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Psychiatry, religion and spirituality: a way forward

Published online by Cambridge University Press:  02 January 2018

Rob Poole
Affiliation:
Glyndwr University, Wrexham, Wales, email: rob.poole@wales.nhs.uk
Robert Higgo
Affiliation:
Liverpool Assertive Outreach Team, Liverpool
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Abstract

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Creative Commons
Creative Common License - CCCreative Common License - BY
This is an Open Access article, distributed under the terms of the Creative Commons Attribution (CC-BY) license (http://creativecommons.org/licenses/by/4.0/), which permits unrestricted re-use, distribution, and reproduction in any medium, provided the original work is properly cited.
Copyright
Copyright © Royal College of Psychiatrists, 2010

Recent correspondence in The Psychiatrist suggests that there are conflicting, or perhaps polarised, opinions about the role of spirituality and religion in UK psychiatric practice. In their latest contribution to the debate, Cook et al Reference Cook, Dein, Powell and Eagger1 state that ‘it is important not to rely only on impressions derived from clinical experience but also to refer to evidence-based research and reviews. If we cannot eliminate bias in our interpretation of these findings, we can at least minimise it.’ We agree.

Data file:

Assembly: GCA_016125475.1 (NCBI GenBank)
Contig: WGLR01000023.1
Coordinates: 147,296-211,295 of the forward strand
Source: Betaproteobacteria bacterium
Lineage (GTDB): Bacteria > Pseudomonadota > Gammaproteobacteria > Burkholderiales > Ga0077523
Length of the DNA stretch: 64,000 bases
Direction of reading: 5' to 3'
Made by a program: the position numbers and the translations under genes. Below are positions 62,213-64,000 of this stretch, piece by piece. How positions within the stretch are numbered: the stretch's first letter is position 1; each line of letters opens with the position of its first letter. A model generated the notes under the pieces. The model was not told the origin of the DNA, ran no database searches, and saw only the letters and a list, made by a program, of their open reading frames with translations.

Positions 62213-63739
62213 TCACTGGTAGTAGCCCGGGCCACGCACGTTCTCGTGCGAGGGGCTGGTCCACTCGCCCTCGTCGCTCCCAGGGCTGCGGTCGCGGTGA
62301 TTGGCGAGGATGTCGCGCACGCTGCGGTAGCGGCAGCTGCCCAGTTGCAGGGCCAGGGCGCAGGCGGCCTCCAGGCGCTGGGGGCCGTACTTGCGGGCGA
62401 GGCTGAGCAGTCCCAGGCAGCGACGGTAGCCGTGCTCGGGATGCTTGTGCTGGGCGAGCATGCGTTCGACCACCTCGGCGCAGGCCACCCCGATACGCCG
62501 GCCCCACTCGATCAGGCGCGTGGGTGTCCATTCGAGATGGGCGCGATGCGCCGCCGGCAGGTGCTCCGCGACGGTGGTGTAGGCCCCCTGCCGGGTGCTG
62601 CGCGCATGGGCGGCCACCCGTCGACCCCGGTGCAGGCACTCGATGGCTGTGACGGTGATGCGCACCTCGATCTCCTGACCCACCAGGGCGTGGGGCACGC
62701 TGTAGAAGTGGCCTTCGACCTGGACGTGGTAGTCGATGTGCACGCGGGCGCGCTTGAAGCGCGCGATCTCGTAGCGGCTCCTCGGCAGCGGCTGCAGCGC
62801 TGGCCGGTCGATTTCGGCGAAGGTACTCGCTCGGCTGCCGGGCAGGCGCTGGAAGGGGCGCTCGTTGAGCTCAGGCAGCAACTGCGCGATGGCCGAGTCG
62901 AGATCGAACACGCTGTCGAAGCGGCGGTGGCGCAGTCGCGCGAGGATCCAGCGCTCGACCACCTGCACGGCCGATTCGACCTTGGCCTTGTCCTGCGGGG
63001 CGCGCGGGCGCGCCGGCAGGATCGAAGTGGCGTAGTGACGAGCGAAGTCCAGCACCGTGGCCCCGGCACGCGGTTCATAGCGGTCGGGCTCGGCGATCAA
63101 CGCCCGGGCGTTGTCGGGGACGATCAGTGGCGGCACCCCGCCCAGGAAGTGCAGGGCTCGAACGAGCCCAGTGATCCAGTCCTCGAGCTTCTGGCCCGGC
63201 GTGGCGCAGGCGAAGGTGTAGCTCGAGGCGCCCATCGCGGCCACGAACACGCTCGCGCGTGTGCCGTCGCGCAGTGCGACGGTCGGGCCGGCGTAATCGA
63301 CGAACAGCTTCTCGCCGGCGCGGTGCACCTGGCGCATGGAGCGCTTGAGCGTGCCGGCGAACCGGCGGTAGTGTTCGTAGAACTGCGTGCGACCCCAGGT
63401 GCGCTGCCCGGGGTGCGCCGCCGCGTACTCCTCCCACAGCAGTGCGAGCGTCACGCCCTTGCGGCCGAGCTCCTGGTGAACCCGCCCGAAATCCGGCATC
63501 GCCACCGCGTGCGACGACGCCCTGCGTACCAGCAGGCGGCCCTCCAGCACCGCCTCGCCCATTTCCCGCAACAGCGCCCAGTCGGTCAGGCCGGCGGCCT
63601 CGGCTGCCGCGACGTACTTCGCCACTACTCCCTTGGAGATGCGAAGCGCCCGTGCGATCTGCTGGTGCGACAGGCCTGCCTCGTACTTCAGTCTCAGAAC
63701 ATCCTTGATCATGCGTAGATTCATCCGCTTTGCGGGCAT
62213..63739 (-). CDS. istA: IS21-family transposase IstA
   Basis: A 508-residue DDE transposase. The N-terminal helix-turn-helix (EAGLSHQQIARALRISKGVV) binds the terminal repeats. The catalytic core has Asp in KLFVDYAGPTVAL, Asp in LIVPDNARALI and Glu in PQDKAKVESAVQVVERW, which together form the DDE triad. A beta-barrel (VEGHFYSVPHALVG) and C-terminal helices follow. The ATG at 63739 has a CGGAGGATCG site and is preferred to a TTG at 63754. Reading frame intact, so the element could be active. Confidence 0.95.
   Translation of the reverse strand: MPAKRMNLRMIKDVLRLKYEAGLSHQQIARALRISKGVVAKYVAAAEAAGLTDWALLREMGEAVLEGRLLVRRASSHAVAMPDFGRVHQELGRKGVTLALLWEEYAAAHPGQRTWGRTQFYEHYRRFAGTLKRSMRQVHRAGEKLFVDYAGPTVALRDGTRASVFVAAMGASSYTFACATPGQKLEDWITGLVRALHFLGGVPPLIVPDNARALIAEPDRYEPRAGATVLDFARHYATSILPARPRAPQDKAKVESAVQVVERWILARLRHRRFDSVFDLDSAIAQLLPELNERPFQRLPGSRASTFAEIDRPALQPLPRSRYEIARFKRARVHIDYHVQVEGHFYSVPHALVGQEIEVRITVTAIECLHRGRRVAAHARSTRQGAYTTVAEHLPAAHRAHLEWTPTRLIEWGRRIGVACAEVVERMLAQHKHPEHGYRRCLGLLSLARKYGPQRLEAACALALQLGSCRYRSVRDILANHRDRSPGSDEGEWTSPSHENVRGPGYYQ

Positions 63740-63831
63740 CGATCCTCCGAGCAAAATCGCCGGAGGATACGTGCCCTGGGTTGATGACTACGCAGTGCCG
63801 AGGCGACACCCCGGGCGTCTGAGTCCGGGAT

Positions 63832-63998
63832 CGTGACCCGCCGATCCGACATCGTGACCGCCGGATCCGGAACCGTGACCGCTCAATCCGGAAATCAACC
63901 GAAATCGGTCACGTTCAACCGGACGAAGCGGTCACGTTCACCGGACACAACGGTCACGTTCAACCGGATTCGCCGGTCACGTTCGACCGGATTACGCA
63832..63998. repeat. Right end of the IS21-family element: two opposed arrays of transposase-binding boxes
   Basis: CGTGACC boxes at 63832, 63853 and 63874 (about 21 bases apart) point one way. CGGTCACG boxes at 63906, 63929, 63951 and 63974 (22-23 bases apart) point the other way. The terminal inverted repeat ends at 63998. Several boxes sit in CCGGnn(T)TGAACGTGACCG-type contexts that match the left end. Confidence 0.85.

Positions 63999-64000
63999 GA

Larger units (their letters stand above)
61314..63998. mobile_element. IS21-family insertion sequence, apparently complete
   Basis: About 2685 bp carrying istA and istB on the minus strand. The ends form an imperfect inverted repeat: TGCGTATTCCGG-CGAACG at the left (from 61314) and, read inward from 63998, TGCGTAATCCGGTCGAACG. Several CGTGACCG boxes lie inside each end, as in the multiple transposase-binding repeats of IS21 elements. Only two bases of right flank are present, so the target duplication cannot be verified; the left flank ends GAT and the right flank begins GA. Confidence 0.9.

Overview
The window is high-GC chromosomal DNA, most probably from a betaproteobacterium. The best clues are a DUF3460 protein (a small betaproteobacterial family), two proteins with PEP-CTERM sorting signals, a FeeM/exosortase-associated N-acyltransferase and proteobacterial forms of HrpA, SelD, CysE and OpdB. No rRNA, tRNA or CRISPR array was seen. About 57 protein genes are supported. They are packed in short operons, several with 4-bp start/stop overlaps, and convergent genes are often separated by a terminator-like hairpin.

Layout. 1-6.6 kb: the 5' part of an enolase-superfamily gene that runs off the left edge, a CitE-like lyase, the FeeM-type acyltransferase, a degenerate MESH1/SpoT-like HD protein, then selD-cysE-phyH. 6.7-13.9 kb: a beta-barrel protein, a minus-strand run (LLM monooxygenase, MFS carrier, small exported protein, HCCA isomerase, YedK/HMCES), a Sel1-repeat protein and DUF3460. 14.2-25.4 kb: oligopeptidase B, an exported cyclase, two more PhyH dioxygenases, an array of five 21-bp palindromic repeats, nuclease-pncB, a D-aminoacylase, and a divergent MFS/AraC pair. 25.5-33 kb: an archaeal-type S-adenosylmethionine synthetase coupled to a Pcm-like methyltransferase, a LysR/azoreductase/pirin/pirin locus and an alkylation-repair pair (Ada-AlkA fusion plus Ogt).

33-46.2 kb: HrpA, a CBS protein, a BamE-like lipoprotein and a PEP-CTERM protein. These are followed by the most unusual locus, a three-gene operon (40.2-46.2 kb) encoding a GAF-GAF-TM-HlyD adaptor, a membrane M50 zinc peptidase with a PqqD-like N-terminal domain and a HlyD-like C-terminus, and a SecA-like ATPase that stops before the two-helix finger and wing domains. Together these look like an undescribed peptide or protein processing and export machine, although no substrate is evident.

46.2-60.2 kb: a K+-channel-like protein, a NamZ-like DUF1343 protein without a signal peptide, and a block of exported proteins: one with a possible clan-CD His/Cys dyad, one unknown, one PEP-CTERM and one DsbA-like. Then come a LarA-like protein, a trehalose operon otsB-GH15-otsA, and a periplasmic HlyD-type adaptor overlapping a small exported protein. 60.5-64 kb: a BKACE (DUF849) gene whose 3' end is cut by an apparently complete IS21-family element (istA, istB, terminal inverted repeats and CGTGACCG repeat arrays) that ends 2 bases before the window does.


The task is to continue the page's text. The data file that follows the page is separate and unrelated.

However, although rhetoric and the selective interpretation of evidence are an intrinsic part of scientific discourse, spirituality and religion cause particular problems. Most professionals have deep-seated views that are unlikely to be affected by evidence, no matter how compelling. For example, whereas Koenig's review of the literature Reference Koenig2 suggests ‘modest positive effects of religious faith’, we prefer Richard Sloan's review Reference Sloan3 of similar literature, the conclusions of which can be paraphrased thus: efforts to integrate religion into medical practice are based on bad science, bad medicine and bad religion. We find Sloan more convincing than Koenig, but we note that Sloan's conclusions resonate with our pre-existing attitudes and beliefs.

We have previously argued that psychiatry should only attempt to resolve problems that cannot be dealt with effectively by other means. Although mental health professionals have demonstrable skills in the relief of suffering caused by mental disorders, there is no evidence that we have any answers to problems of human happiness. There are other, non-clinical, routes to happiness. Thus, we agree with Sloan et al, Reference Sloan, Bagiella and Powell4 who have argued that even if the evidence shows that religious faith promotes well-being, it is still inappropriate for clinicians to actively promote religion or to unnecessarily interfere in spiritual matters.